Title

National trends in pediatric blunt spleen and liver injury management and potential benefits of an abbreviated bed rest protocol.

Document Type

Article

Publication Date

6-1-2014

Identifier

DOI: 10.1016/j.jpedsurg.2014.01.041

Abstract

PURPOSE: Recent reports suggest that an abbreviated bed rest protocol (ABRP) may safely reduce length of stay (LOS) and resource utilization in pediatric blunt spleen and liver injury (BSLI) patients. This study evaluates national temporal trends in BLSI management and estimates national reduction in LOS using an ABRP.

METHODS: Pediatric patients (old) sustaining BLSI were identified in the Kids' Inpatient Database from 2000 to 2009. Yearly rates of injury and operative intervention were examined and stratified by type of injury. APSA guidelines and the reported ABRP were applied based on abbreviated injury score (AIS) and compared with actual LOS.

RESULTS: 22,153 patients were identified. Over the study period, operative rates for spleen and liver injuries and overall mortality significantly declined: LOS=3.1 days (±1.6) and 2.7 days (±1.9) for spleen and liver, respectively. If APSA guidelines were followed, the rates were LOS=3.7 days (±1.1) and 3.4 days (±0.7), respectively. Application of the ABRP would result in LOS=1.3 days (±0.5) for all BSLI patients. An ABRP could potentially save 1.7 hospital days/patient or 36,964 patient hospital days nationally.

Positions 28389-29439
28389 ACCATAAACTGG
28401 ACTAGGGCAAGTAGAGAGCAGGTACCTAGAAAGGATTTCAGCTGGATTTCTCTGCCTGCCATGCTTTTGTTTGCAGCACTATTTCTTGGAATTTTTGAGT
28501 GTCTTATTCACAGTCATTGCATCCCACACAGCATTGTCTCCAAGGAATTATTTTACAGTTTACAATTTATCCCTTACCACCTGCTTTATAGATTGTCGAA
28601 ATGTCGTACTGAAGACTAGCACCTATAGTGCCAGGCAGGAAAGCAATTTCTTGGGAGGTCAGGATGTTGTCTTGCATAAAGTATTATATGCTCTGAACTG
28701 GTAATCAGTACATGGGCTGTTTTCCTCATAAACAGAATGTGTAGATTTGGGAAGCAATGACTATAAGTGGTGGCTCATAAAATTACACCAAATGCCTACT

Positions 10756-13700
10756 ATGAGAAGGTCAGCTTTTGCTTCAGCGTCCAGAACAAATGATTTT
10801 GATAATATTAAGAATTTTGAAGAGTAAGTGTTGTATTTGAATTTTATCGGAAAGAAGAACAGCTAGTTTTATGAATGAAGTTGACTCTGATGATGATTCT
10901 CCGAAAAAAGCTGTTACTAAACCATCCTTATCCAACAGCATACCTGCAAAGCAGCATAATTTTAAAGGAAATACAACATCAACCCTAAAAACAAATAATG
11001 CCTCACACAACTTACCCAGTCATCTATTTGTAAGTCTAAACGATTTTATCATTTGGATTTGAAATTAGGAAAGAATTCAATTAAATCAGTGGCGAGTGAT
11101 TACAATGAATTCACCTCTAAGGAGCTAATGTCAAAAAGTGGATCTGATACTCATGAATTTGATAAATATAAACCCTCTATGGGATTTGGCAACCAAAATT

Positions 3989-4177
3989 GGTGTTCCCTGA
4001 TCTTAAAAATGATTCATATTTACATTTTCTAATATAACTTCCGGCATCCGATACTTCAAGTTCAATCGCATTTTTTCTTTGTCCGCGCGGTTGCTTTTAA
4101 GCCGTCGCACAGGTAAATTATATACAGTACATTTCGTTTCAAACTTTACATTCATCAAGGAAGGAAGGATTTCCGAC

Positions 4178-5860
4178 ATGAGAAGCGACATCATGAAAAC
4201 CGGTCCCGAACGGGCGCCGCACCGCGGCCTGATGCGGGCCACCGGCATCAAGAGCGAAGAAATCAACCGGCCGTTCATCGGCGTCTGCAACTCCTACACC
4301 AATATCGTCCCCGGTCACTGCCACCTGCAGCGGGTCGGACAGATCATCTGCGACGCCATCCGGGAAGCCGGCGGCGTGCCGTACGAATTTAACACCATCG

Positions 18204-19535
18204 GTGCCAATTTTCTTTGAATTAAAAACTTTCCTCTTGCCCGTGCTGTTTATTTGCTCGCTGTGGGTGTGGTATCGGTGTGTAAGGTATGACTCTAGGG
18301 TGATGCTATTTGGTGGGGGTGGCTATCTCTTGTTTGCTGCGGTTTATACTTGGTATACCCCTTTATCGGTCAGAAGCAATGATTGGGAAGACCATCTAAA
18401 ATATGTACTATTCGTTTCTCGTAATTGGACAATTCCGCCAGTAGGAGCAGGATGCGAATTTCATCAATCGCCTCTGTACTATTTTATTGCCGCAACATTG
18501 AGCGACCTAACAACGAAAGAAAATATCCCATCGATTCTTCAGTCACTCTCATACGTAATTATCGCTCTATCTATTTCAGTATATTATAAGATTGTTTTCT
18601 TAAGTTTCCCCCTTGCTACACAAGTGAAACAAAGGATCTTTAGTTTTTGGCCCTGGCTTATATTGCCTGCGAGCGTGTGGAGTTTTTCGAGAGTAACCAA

CONCLUSION: Our study confirms a significant national decrease in operative intervention and overall mortality in patients with BSLI. Additionally, it appears that a shorter observation period than the APSA guidelines is being utilized. The implementation of ABRP holds potential in further reducing LOS and resource utilization.

Journal Title

Journal of pediatric surgery

Volume

49

Issue

6

First Page

1004

Last Page

1008

MeSH Keywords

Abdominal Injuries; Child; Disease Management; Female; Humans; Incidence; Injury Severity Score; Length of Stay; Liver; Male; Spleen; Surgical Procedures, Operative; United States; Wounds, Nonpenetrating

Keywords

Bedrest protocol; Blunt liver injury; Blunt spleen injury; Pediatric trauma

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